2017 ISAKOS Biennial Congress ePoster #2243
Does Age Affect Functional Outcome After Rotator Cuff Repair?
Katie Kessler, BS, Ann Arbor, MICHIGAN UNITED STATES
Christopher Robbins, PhD, Ann Arbor, MI UNITED STATES
Asheesh Bedi, MD, Ann Arbor, MI UNITED STATES
James Carpenter, Ann Arbor, MI UNITED STATES
Joel Gagnier, ND, MSc, PhD, Ann Arbor, MI UNITED STATES
Bruce S. Miller, MD, MS, Ann Arbor, MI UNITED STATES
University of Michigan, Ann Arbor, Michigan, UNITED STATES
FDA Status Not Applicable
Increasing age was associated with improved functional outcome scores and improved pain scores at three year follow-up after rotator cuff repair.
Reports regarding the relationship between advanced age and the management of rotator cuff disease have been equivocal. The objective of this study was to investigate the effect of age on functional outcome following rotator cuff repair surgery.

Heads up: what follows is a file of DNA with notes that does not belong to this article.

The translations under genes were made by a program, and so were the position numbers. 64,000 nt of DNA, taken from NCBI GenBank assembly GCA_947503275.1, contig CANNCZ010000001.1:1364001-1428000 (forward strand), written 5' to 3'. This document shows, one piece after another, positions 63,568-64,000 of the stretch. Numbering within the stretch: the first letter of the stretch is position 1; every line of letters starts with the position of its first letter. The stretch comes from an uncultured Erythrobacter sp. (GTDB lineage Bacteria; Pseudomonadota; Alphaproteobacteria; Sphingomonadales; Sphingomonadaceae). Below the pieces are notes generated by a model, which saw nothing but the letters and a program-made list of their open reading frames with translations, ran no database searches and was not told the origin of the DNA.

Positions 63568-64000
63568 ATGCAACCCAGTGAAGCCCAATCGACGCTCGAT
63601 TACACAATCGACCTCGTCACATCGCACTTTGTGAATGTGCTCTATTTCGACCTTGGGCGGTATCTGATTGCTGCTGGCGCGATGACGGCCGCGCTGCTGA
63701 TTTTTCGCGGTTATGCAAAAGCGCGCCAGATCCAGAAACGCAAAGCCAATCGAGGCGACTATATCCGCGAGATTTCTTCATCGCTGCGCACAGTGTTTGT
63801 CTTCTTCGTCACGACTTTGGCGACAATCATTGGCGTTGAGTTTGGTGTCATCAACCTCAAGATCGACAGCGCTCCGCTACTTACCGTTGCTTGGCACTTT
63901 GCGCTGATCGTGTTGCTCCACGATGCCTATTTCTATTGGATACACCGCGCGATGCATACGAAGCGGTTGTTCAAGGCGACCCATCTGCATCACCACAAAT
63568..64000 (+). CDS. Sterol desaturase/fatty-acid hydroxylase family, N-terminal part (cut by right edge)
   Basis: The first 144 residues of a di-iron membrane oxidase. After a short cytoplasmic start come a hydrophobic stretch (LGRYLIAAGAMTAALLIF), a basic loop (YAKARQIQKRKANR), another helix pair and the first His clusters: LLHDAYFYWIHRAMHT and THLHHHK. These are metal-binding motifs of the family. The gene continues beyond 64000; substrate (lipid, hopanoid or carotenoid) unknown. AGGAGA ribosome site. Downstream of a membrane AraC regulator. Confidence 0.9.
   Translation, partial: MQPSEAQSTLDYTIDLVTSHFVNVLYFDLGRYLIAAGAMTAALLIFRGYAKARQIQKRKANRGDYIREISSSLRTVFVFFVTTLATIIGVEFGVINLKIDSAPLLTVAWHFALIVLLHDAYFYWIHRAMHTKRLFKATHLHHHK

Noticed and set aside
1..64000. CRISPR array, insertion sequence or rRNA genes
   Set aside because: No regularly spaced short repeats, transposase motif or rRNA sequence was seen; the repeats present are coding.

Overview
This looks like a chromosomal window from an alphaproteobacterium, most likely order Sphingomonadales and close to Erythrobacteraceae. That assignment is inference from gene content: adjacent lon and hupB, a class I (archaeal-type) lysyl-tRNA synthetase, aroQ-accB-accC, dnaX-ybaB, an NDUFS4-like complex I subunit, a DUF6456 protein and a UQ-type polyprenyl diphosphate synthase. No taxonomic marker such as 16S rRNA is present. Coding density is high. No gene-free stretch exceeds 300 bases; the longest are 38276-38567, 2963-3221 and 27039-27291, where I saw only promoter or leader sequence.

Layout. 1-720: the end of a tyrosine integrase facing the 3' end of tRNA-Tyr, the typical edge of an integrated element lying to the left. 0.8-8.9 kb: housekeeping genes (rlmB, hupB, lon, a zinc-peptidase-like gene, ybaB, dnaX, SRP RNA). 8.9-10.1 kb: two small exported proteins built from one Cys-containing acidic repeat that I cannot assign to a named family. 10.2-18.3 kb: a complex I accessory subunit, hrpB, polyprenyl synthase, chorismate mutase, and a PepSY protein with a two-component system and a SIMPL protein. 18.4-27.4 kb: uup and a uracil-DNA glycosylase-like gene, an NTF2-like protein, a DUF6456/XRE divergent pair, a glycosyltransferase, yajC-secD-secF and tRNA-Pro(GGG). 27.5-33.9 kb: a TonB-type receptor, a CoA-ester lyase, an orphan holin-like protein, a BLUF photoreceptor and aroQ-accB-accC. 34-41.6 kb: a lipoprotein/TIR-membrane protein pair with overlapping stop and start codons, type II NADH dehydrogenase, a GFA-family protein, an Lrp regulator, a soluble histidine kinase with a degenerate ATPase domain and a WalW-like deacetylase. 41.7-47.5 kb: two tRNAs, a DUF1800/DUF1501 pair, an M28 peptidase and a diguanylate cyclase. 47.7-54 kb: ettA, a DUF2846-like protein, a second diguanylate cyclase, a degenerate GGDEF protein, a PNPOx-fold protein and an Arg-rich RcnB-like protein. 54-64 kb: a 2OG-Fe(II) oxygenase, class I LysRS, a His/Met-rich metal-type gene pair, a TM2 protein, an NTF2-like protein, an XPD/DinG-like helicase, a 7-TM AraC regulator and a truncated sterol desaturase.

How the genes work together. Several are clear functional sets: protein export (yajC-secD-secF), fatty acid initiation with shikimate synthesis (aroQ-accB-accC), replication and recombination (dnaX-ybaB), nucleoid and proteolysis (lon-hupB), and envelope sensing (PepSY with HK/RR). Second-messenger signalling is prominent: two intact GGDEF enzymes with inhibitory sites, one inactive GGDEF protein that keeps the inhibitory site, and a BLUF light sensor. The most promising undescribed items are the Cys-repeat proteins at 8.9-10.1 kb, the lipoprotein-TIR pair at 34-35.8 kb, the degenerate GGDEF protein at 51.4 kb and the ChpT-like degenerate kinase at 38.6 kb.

Using a pragmatic cohort, 213 patients with confirmed full-thickness rotator cuff tears (RCTs) were followed prospectively for three years. At baseline, 6, 12, 24, and 36 months, the Western Ontario Rotator Cuff Index (WORC), American Shoulder and Elbow Surgeons (ASES) score, and Visual Analogue Scale (VAS) for pain were collected. Complications were assessed by chart review. Generalized estimating equations were used to examine the effects of fixed factors on the outcome variables of the WORC, ASES, and pain VAS scores longitudinally from baseline to 36 months.
The mean age of the 213 subjects who underwent rotator cuff repair was 58 years (range 32-82, sd 9.2). After controlling for numerous covariates known to influence rotator cuff disease, increasing age was associated with significantly better WORC scores (beta=-5.9, p=0.02), better ASES scores (beta=0.236, p=0.04), and improved pain scores (beta=-0.3, p=0.02). Advancing age was not associated with complications in the postoperative period. As described in previous studies, male gender was associated with more favorable outcome measures, while diabetes and tear chronicity were associated with inferior outcomes.
Increasing age was associated with improved functional outcome scores and improved pain scores at three year follow-up after rotator cuff repair. Further study is warranted to more clearly elucidate the relationship between age and outcome for this common clinical entity.